The best philanthropy is not just an obligation to some social duty but an opportunity. The best business is not just an opportunity to profit but an obligation to care for the social and natural world that provides the resources to profit from.
On his 55th birthday, one of my entrepreneurs–who is also one of the most prolific philanthropists in Canada–invited 55 of his friends and family to pick causes to which he would make a $5000 donation. Tania and I picked the Malamute Rescue Foundation. Many people adopt super cute Malamute puppies and then abandon them when they can't handle the stubborn, intelligent and insanely energetic adult dogs. We had a team of Malamute sled dogs. It was very personal to us. It was the biggest check they'd ever received.
I've seen all sorts of charities on Facebook and other social media platforms raising money for causes very personal to them. I'm sure you have too. Every breed of dog and cat, from boxers to persians, seems to have a rescue league dedicated to them. There are countless other worthy social, humanitarian and environmental causes for the giving person, family or business to support. Mental health. Diseases of every imaginable type. Youth. Indigenous groups. There are many more causes than there are people to volunteer for and fund them. And coming out of COVID and into crazy levels of inflation, many of them are hurting worse than ever.
Donor fatigue has limited the resources available to many charities.
It's true for business ventures too. As for all other marketplaces, we express our values and limited resources through the funding choices we make. All the recipients for those scarce resources, whether time or money, have to have an argument for why an investment in their cause or venture is likely to yield the great social and emotional impact. It's a tough market to be in.
I met Tony Allard* as one of a group of philanthropic entrepreneurs (or entrepreneurial philanthropists) gathered at an event to consider the plight of wild Pacific salmon. Tony founded the Wild First society to rid the oceans off the coast of British Columbia of the Norwegian fish farms that are polluting the oceans with pen-raised Atlantic salmon. The foreigners employ a relatively small number of locals, contribute pitifully small amounts to government coffers and put the indigenous species at risk with viral infections and parasites. The free fish are getting smaller and the runs more anemic.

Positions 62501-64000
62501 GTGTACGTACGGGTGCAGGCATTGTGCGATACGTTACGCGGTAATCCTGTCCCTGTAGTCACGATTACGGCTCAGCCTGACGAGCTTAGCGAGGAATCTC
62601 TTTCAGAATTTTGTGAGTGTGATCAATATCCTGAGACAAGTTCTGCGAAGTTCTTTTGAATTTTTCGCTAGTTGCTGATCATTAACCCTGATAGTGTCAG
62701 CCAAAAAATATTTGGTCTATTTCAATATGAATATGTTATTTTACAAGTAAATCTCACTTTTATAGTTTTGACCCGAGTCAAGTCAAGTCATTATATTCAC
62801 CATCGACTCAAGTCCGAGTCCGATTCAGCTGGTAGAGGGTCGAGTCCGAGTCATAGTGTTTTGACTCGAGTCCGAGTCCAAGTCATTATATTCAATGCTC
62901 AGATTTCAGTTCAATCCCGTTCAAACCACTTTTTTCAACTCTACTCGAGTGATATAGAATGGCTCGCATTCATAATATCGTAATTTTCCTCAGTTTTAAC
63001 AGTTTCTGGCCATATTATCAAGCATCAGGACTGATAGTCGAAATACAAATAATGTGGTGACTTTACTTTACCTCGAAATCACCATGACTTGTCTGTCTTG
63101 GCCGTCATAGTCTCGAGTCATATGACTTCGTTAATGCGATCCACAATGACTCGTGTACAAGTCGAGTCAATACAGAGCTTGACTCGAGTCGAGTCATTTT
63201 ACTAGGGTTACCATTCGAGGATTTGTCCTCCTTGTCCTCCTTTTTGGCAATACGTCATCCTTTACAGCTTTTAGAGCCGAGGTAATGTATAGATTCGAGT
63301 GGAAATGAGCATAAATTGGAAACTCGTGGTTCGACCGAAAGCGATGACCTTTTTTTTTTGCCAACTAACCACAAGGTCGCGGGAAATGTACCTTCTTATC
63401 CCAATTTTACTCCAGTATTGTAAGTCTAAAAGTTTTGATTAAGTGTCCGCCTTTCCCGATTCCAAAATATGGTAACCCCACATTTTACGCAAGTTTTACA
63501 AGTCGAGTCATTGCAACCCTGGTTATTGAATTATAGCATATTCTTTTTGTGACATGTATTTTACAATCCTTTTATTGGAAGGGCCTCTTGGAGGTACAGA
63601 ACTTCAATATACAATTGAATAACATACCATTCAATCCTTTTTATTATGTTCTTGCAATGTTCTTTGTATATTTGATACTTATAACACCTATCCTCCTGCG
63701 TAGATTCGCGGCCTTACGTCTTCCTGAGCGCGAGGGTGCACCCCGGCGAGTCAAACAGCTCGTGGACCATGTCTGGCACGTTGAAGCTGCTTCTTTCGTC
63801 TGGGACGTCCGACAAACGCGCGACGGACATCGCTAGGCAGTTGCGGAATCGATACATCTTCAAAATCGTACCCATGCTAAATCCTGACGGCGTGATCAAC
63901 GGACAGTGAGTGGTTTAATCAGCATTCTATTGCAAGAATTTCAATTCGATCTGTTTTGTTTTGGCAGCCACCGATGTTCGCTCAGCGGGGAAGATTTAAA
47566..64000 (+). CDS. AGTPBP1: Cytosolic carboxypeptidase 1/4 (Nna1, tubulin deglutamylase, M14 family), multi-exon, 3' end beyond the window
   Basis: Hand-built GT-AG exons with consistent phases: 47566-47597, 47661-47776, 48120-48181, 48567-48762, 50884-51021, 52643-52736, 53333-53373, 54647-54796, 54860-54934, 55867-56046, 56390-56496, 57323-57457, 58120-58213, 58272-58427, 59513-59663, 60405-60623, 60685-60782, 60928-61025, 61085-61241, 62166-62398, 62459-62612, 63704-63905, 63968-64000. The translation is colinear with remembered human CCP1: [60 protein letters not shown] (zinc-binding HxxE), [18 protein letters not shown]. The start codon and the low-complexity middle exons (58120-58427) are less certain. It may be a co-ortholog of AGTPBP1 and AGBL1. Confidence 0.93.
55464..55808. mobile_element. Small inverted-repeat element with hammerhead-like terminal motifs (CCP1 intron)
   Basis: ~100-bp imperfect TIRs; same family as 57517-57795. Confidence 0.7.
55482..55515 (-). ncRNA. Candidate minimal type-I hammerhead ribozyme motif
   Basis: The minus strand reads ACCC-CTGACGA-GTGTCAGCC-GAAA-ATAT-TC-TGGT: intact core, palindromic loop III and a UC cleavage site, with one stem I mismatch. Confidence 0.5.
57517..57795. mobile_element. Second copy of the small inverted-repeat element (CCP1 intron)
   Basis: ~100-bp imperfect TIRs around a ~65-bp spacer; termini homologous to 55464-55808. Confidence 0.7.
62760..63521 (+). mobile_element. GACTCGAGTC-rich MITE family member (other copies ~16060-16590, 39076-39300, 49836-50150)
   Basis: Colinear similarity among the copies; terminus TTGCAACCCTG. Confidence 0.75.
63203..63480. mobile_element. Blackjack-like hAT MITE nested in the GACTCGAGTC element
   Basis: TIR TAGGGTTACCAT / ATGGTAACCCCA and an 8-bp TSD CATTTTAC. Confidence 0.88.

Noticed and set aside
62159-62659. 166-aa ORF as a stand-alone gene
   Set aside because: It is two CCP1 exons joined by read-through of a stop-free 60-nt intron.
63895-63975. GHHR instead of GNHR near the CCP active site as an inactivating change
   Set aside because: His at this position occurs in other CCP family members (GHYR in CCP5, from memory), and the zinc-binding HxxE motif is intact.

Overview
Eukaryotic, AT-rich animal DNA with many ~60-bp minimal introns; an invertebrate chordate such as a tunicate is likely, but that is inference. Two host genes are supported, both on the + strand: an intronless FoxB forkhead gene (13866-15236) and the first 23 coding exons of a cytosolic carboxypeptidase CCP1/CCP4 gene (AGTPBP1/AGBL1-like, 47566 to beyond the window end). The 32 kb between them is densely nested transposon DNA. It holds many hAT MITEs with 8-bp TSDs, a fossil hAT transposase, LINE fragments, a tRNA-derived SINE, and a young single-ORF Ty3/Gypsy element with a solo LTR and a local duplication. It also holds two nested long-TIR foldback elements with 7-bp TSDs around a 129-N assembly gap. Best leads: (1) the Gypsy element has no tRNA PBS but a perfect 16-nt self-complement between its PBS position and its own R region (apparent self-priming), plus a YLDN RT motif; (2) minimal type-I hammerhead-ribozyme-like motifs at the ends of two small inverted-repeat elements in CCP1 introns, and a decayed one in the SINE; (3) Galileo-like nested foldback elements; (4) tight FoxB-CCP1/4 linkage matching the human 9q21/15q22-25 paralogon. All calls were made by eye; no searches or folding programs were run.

His pitch is compelling, his passion infectious and he is competing for resources like every other person with a cause that's very personal. It was not an arbitrary cause, nor a distant one. When he acquired the Good Hope cannery on Rivers Inlet in the territory of the Wuikinuxv Nation he soon immersed himself in the controversy. He had a business to run and he was part of the community.
For from an impact perspective, salmon is a unique lever. From an ecology perspective, salmon is a unique keystone species. Negative impacts on salmon cascade through a large ecosystem that not only includes grizzly bears but a multitude of First Nations.
We have a long history of carelessly fumbling away valuable things before we understand the true value of what we are fumbling away.
It's easy for me to imagine donor fatigue extending to a kind of general fatigue for social issues in Canada. As people living in cities struggle to keep food on the table and get their kids to school, the plight of Pacific salmon and the political economy of industrial aquaculture can seem abstract and fanciful. At best we might remember what happened to the cod fishery. At worst it's a distant and irrelevant problem that will never touch us: why should we all give a shit about some local fish thing?
One of the problems with highly complex systems like the natural environment or the social environment is latency. If we have purturbed the system, we are often unware that something has gone past a point of no return only after it has gone well past the point of no return. Impact lag impulses. We don't hear the signals while they are whispers until we get hit with the screams. People don't pay attention to the flame until they're singeing their own hair.
Perhaps we should give a shit about salmon for the same reason we should give a shit about other issues like rampant forest fires. Or affordable housing. Or residential schools. Few of use really notice the problems until well after they happen. They are the same kind of opportunity: a chance to consider what Canada is really about and what is worth fighting for. Clean up the mess even though none of us today had anything to do with it. There will come a time when we understand the true cost of mistreating what is most vulnerable in our communities, land, water and air. I hope we learn before everything has burned down.
Proactive leaders separate the real signals from the noise and get after something long before anyone else. This is your job today. And every day.
*Check out Tony's work at https://www.wildfirst.ca. There are things you can do there that mean something.